For example, PNGs do insanely well when you have few numbers of colors that are repeating often. I've had had images that were 640px by 960px (pixel style art) that compressed down to sub 3kb with no quality loss. Good luck getting that with an SVG.
(Yes, there are certain types of images that PNGs are a terrible solution for, however, really, what I mean here is, right tool for the job.)
e.g. no blend mode except "normal" really works reliably across browsers yet. And just a reminder: it's 2013, everyone.
But I agree with your argument regarding to something is not properly - yes, that can be the reason why people don't see the whole thing as reliable
Compared to what? What alternative does reliably have blend?
So the only alternative is something that's been pre-composited down to pixels for you, probably in a png.
- SVG will be smaller than a bitmap
- The sub-pixel rendering isn't really an issue (do you check that all the lines are aligned on pixels when you export something from illustrator?)
- No advanced/poorly supported features are necessary
Both #1 and #2 are possible in theory, but in my experience these features are very painful practice... both of these are still very buggy. That's the problem with SVGs: Most of the new "options" they open up are still not ready for prime time.
SVG is one of those technologies where many (such as myself) overestimated the short-term impact, and under-estimated the long term impact. As a technology it was usable and enormously powerful in some situations ten years ago, but it is really just starting to gain serious inertia.
Exporting SVG is difficult, requires specific tools, and is gonna render differently depending on the browser.
SVG solved a problem exactly no one had.
I think PNG and SVG inherently solve somewhat different problems in the realm of image representation, so there are going to be cases where each of them has the clear upper hand. However, with pixel density going up and file sizes and network bandwidth not being the limiting factors in many cases, I'd guess SVG will command increasingly bigger share of uses.
SVG has been out for awhile, long before Retina design became a part of the web development workflow, and yet, when faced with the challenge, most web shops didn't swap to an SVG workflow.
They just designed everything at twice the resolution.
Even Apple, who was leading the way for a hot second there on HDPI and vector assets, has swapped to mostly using 2x image assets.
The whole "will we swap to vectors?" debate already happened.
2) Pixel choices by vector renderers are generally dramatically worse than a human artist's choices. We don't want accuracy, we want perceptual emphasis. Look at NES Mario in your head, then look at the blur you'd get if you took a modern hi-res Mario and vector rendered it at that size. For icons, this can be murder.
3) IE <= 8 is still a pretty significant chunk of your viewers.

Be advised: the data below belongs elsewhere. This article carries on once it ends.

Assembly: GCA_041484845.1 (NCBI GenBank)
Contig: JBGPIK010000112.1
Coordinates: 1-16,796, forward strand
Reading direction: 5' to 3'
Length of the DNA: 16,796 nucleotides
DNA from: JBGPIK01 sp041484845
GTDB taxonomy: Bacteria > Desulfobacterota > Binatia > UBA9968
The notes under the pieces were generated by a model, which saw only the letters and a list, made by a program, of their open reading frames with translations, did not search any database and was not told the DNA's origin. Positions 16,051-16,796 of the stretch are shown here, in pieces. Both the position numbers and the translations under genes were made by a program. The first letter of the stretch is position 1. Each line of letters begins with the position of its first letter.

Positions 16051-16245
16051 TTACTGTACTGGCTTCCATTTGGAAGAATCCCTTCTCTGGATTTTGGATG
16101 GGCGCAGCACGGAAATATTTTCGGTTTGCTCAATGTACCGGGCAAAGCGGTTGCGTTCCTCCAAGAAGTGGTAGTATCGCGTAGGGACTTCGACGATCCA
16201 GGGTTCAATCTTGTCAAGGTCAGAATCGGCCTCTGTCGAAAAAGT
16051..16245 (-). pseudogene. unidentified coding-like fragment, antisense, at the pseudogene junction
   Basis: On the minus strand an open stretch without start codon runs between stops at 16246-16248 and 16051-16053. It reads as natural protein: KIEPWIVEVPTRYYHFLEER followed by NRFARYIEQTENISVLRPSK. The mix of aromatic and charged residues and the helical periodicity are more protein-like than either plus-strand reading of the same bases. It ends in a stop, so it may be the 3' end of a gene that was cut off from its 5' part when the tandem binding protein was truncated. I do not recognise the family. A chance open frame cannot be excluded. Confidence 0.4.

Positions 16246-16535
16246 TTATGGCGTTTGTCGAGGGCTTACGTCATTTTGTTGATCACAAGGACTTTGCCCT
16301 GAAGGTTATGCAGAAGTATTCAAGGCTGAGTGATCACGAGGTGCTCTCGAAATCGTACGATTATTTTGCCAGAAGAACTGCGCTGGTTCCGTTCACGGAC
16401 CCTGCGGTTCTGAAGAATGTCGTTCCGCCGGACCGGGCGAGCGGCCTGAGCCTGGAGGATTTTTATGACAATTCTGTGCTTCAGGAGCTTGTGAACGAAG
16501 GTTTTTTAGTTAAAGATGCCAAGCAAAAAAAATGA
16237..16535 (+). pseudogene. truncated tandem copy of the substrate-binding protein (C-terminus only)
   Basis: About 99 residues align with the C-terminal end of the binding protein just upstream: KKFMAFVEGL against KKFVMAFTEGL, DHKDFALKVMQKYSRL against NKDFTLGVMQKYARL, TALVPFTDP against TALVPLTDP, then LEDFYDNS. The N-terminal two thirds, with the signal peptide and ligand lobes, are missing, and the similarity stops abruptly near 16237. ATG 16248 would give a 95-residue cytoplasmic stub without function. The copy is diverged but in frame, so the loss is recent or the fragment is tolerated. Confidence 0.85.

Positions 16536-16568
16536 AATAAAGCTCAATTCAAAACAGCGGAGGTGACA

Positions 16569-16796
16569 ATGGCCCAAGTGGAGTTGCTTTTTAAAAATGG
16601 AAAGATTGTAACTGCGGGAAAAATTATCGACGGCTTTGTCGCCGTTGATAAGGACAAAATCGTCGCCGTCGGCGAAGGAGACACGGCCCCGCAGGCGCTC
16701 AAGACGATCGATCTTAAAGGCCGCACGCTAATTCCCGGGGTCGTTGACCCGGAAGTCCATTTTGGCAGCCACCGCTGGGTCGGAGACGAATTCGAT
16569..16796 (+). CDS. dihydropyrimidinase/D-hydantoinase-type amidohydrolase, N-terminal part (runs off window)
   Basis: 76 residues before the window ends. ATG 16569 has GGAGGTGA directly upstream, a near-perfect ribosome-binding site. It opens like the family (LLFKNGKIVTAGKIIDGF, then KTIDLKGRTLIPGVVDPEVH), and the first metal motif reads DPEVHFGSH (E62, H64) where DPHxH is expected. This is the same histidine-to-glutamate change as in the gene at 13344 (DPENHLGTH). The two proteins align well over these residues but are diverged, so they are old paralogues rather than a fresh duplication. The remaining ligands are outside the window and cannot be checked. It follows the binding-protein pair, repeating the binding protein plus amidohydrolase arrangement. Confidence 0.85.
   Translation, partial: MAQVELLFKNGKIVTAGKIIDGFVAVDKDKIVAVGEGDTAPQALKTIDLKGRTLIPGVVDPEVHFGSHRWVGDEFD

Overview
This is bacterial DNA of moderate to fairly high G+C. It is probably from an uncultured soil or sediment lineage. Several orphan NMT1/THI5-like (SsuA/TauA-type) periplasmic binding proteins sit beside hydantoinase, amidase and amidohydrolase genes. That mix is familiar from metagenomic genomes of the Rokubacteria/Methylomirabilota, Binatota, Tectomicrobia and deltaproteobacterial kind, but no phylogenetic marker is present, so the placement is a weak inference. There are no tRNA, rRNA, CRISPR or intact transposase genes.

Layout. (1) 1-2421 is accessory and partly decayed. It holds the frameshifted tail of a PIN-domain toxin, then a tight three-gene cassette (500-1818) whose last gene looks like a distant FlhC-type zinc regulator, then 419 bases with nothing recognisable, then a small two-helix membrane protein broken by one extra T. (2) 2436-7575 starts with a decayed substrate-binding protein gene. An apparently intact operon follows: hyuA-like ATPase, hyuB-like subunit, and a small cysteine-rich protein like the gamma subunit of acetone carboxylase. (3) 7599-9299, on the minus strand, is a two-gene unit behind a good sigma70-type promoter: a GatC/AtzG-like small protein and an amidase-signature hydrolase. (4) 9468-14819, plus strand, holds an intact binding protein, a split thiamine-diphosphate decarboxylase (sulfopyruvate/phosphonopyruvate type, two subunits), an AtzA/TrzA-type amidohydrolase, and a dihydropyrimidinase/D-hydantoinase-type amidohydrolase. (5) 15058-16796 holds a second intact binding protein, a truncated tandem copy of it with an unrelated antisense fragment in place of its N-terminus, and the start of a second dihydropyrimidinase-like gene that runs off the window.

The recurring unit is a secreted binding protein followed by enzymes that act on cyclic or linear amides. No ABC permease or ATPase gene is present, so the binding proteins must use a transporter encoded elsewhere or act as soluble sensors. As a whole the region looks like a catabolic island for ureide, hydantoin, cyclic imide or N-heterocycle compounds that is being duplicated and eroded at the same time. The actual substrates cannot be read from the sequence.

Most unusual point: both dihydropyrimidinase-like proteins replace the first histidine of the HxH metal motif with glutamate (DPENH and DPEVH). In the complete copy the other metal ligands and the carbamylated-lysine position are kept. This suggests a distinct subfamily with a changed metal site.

4) There's a lot of knowledge built up around how to work with pixel images, especially when sprite sheeting for performance. Much of that knowledge needs to be re-learned for vector. Even when it's a good idea, many developers feel they don't have the time for a knowledge overhaul.
6) For visually complex sites, SVG can still drag on budget and older mobile devices.
7) Older android had SVG turned off in Chrome.
8) It's a lot harder to get vector artists than pixel artists; it's a lot harder for artists to give developers SVG than pixel images.
9) Because it isn't trendy yet.
At https://starthq.com we do use SVG for the logo and all icons. Falling back to PNG for older browsers requires a CSS hack though and that fails on some older mobile devices.
Naturally, there are a number of web resources, but none of them felt authoritative (in the sense of complete coverage). Furthermore, they used different techniques, so it was hard to integrate code samples from different sources. Finally, some had outright errors (my vague memory is that some of this was due to the documentation being written before a working implementation was available).
All of this had the effect of making me feel like SVG was a bit of a backwater. I liked the technology, and was willing to use it since I had total control of the machine I was going to run the demo on. However, I didn't feel comfortable with the idea that I could make the demos public and have them run anywhere.
Not time enough. Plenty of people still use IE8, which doesn't.
<object type="image/svg+xml" width="640" height="480" data="http://example.com/image.svg">
I'm an artist who's been using Adobe Illustrator as her primary medium for thirteen years. Here's some reasons why my site is still serving up tons of bitmap images:
- Any interesting vector image will be a much larger file as an svg than a web-res png/gif/jpg.
- Sophisticated effects in AI can get lost in the transition to SVG. I don't know if this is AI's fault, SVG's lack of support, or the fault of the various things rendering the SVG, and the first point leaves me disinterested in experimenting.
That said, I have been playing with using web fonts for sets of simple images.
Also, most of my artist friends are completely baffled by AI; they prefer bitmap programs like Photoshop, Sai, or Artrage.
Although SVG is "readable" in a text editor, all but the simplest shapes are extremely complex and require the use of graphics editors such as Inkscape. Vector formats are definitely the future for source images as they can generate any size bitmap you need for any device. However, as a delivery format, SVG will likely be relegated to niche and specialized sites (e.g. data visualizations and animations) for quite a while.
d3.js is bringing svg charting to the web in a major way. Most, if not all, modern web dashboards are using it.
Google Maps has been using SVG icons for custom markers for awhile, embedded into their json configuration. This may not be strictly 'the web', but it is a major component of online GIS applications.
Where I currently work we can't support SVGs with some projects due to a bug in the middleware we're mandated to use.